Anyway, Pooah and I make a great match… especially since he lets me, Ace, and Sabby drink for free at the bar every weekend. Won’t even let us leave a tip.


Pooah is what finally lifts my mood. Slightly. I start doing my hair again, take it out of the ever-present bun it has been snatched into for almost a month. I actually put make-up on, and unpack more than sweatpants. I still chain-smoke on the backsteps multiple times a day, but I don’t do it all day since Pooah hates the smell of smoke. I’m miles from my usual self, but some would call this progress.

Pooah and I talk constantly. I mean like obsessively. Since all I talk about is 1) how much I hate Maryland; and 2) how much I miss New York, he encourages me to just go…

A good friend, Michelle, has a healthcare internship and a two bedroom apartment on the East side. I hop an Amtrak and go stay with her, then head back to my internship at Oneworld to see if there are any stories that need writing or if anyone has a lead on jobs. I time my visits to New York around Oneworld parties (legendary) just so one of my old editors can take me by the hand and introduce me to any other editors who might offer me a job or a writing assignment.

My parents also take mercy on me a few times and put me up in a hotel in NYC. There was about a month where I stayed at a hotel for week, then my girl’s spot, back to the hotel, back to my girl’s. At some point, I notice that I barely consume anything beyond a casual drink and never smoke when I’m in New York. I feel invigorated, inspired. Like myself. As soon as I got on the Amtrak home, I start crying.


In March, Pooah, who has been around just long enough for me to start to adore, shows up at my house to take me to the movies.

We’re goofing around in the kitchen, when the light catches him funny.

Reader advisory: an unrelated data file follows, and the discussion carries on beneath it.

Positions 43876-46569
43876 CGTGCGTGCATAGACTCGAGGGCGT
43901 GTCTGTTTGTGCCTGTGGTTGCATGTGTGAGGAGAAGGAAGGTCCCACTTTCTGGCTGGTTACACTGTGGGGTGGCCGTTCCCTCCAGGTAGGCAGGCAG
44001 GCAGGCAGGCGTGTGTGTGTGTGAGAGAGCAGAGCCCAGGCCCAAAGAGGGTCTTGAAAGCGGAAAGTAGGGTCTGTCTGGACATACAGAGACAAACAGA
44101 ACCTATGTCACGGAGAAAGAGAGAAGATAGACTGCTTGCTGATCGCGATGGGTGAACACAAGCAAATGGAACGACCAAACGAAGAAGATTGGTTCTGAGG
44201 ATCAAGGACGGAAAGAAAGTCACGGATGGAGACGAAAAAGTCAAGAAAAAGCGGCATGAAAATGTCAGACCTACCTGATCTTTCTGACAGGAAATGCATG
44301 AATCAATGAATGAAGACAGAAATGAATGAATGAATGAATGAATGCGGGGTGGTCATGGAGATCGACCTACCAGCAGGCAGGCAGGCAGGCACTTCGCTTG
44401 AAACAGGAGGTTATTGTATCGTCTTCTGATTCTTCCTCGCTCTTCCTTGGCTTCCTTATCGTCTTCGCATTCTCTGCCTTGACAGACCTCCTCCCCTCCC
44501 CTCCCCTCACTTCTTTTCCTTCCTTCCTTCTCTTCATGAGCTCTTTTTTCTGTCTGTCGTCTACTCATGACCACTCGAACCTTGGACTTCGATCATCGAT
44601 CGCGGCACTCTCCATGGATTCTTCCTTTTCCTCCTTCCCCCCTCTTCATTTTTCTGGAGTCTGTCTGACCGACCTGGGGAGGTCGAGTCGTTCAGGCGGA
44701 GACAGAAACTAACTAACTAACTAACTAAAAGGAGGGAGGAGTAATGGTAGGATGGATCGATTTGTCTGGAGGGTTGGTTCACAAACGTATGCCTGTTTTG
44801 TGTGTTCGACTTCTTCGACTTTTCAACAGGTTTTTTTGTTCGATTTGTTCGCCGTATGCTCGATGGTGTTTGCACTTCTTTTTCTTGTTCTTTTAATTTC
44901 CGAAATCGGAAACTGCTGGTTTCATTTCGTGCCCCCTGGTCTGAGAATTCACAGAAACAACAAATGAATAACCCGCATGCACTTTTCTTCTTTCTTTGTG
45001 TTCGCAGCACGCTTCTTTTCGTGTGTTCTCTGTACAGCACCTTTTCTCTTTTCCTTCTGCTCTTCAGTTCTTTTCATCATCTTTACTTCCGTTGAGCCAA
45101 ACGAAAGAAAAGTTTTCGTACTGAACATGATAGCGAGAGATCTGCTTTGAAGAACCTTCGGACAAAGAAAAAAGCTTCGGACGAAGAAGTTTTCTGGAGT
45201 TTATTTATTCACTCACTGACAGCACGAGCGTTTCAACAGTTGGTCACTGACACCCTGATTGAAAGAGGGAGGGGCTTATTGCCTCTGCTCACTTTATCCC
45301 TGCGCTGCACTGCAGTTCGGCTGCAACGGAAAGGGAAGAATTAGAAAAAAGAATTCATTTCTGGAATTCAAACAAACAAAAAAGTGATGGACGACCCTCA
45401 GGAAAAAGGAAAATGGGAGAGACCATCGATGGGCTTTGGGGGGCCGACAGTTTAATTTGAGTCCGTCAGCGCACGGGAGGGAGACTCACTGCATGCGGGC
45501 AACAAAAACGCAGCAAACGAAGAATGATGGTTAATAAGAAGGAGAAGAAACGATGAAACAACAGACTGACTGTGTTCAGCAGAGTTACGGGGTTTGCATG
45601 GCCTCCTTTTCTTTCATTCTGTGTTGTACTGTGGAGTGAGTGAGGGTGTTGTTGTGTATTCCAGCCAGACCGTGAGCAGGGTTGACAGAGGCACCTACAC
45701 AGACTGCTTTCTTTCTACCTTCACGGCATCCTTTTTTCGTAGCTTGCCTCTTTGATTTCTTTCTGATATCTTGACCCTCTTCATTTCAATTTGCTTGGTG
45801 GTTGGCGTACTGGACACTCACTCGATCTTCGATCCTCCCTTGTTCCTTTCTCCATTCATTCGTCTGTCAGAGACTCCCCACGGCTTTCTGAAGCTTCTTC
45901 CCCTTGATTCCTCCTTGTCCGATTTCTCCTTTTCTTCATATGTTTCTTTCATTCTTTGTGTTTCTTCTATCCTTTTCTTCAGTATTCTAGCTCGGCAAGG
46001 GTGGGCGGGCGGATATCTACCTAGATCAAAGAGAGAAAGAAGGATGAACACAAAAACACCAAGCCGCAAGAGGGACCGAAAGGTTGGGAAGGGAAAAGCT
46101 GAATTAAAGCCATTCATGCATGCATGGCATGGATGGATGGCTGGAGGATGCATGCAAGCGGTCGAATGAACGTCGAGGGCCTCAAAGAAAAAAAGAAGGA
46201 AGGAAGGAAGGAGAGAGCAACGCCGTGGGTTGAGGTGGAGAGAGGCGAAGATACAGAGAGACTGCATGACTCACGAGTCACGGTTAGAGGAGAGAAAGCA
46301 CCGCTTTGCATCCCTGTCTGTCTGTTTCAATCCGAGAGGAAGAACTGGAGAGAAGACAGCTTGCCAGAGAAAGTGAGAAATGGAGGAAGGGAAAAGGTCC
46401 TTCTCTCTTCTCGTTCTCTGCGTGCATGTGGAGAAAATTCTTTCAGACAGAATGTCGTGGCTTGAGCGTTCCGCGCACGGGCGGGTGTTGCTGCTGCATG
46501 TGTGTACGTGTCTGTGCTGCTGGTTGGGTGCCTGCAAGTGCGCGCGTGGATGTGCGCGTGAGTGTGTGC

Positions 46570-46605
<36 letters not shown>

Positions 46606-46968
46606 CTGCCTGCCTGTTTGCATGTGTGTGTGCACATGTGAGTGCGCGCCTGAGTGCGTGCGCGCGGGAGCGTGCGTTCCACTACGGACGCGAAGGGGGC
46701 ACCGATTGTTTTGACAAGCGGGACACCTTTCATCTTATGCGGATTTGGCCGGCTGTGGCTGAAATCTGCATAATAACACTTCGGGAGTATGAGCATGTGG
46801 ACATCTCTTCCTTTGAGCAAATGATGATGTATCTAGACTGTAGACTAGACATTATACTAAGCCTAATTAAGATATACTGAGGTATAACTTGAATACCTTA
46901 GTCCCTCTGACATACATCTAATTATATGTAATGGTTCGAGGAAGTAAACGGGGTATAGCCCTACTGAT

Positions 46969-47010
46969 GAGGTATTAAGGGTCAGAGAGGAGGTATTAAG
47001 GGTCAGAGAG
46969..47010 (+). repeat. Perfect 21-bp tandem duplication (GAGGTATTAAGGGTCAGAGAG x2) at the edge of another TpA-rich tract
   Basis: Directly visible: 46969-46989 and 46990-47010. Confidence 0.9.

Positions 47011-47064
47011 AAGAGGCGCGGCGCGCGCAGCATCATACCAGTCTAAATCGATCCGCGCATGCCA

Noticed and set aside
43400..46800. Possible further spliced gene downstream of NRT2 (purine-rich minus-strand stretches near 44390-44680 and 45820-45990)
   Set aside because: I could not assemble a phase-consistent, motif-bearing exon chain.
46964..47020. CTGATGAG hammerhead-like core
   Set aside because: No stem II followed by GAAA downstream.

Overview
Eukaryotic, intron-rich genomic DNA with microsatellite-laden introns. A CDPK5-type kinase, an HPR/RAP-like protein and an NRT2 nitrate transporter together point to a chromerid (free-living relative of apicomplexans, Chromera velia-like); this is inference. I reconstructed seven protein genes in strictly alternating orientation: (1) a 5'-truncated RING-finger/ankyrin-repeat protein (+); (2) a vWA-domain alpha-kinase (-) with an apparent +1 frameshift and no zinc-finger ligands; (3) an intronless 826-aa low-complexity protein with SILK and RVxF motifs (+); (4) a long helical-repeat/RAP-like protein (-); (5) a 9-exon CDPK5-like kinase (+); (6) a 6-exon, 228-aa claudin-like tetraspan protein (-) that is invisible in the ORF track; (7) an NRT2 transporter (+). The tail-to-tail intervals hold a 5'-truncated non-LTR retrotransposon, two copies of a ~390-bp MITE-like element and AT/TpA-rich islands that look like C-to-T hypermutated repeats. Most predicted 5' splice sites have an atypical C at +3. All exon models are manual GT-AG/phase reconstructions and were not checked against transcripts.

I screw up my face. “What’s that?” I ask, pointing to his neck.

He covers it with his hand. “Oh, I got scratched playing basketball.”

I’m depressed, not stupid.

I pull his arm down and he lets me, then I look at him real good in the light.

It’s a hickey. I didn’t put it there.

Back when I was in high school, I got my first and last hickey. It was an accident. A friend did it joking around. But that story doesn’t sound believable to anybody.

My godmother saw it and was livid. “When a man gets a new car, he cherishes it,” she says. “He polishes it, he shines it, keeps it clean, smelling good.

“He doesn’t put dents it, let it get banged up. You treat a hooptie that way. You don’t care about it cause it’s a throwaway car. It’s what you drive while you dream about something better.  You ain’t no hooptie, D.  Don’t let no man put no hickeys on you.”

I’ve never had one or given on since.

“Get out,” I tell Pooha.

He tries to reason with me, but I kick him out anyway. I wasn’t mad. I just wasn’t stupid.

I see him a few times after that. My girls and I still go to his bar, but we sit at a table and pay for drinks now. He sends over free drinks, I send them back.

I smoke more than ever now— and in public, which I haven’t done before. I’m more mad at myself that I’ve gotten caught up in a man instead of keeping my eye of the prize — getting back to New York— than I am he’d been sexing some chick. I wonder when he had the time. I was on the phone with the man constantly. But I guess if there’s a will, there’s a way.

I’ve been back home three months and I have nothing to show for it. No man, no job, no money, and no New York.